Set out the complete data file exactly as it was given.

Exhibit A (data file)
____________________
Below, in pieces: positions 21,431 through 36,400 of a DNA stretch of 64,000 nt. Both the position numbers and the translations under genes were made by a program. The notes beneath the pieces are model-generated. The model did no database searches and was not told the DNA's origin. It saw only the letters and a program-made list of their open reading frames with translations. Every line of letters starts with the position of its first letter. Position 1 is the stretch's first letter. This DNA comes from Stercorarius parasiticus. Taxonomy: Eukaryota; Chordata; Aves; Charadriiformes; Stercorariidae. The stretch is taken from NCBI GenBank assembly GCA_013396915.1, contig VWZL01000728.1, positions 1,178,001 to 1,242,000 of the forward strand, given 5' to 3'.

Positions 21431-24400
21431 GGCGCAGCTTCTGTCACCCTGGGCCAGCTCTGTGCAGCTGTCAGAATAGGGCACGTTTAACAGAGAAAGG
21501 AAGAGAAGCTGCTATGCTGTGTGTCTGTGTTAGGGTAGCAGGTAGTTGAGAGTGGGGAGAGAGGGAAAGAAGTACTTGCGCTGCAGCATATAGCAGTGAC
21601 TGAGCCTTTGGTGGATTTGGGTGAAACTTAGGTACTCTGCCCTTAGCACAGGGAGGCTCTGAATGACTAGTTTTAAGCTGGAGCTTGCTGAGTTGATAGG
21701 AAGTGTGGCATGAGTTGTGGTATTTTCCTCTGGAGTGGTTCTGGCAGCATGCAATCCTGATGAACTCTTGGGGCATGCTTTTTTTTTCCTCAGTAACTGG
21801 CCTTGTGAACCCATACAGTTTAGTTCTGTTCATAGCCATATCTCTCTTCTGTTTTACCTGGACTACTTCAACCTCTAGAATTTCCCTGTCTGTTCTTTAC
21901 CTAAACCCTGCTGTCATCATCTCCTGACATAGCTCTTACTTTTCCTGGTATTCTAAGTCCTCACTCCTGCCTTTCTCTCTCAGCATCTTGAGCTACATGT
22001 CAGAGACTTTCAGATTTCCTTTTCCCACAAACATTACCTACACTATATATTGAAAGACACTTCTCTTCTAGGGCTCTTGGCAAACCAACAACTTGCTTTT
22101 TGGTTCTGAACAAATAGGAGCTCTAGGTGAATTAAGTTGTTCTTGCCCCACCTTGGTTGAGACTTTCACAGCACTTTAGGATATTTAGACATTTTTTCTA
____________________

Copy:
Below, in pieces: positions 21,431 through 36,400 of a DNA stretch of 64,000 nt. Both the position numbers and the translations under genes were made by a program. The notes beneath the pieces are model-generated. The model did no database searches and was not told the DNA's origin. It saw only the letters and a program-made list of their open reading frames with translations. Every line of letters starts with the position of its first letter. Position 1 is the stretch's first letter. This DNA comes from Stercorarius parasiticus. Taxonomy: Eukaryota; Chordata; Aves; Charadriiformes; Stercorariidae. The stretch is taken from NCBI GenBank assembly GCA_013396915.1, contig VWZL01000728.1, positions 1,178,001 to 1,242,000 of the forward strand, given 5' to 3'.

Positions 21431-24400
21431 GGCGCAGCTTCTGTCACCCTGGGCCAGCTCTGTGCAGCTGTCAGAATAGGGCACGTTTAACAGAGAAAGG
21501 AAGAGAAGCTGCTATGCTGTGTGTCTGTGTTAGGGTAGCAGGTAGTTGAGAGTGGGGAGAGAGGGAAAGAAGTACTTGCGCTGCAGCATATAGCAGTGAC
21601 TGAGCCTTTGGTGGATTTGGGTGAAACTTAGGTACTCTGCCCTTAGCACAGGGAGGCTCTGAATGACTAGTTTTAAGCTGGAGCTTGCTGAGTTGATAGG
21701 AAGTGTGGCATGAGTTGTGGTATTTTCCTCTGGAGTGGTTCTGGCAGCATGCAATCCTGATGAACTCTTGGGGCATGCTTTTTTTTTCCTCAGTAACTGG
21801 CCTTGTGAACCCATACAGTTTAGTTCTGTTCATAGCCATATCTCTCTTCTGTTTTACCTGGACTACTTCAACCTCTAGAATTTCCCTGTCTGTTCTTTAC
21901 CTAAACCCTGCTGTCATCATCTCCTGACATAGCTCTTACTTTTCCTGGTATTCTAAGTCCTCACTCCTGCCTTTCTCTCTCAGCATCTTGAGCTACATGT
22001 CAGAGACTTTCAGATTTCCTTTTCCCACAAACATTACCTACACTATATATTGAAAGACACTTCTCTTCTAGGGCTCTTGGCAAACCAACAACTTGCTTTT
22101 TGGTTCTGAACAAATAGGAGCTCTAGGTGAATTAAGTTGTTCTTGCCCCACCTTGGTTGAGACTTTCACAGCACTTTAGGATATTTAGACATTTTTTCTA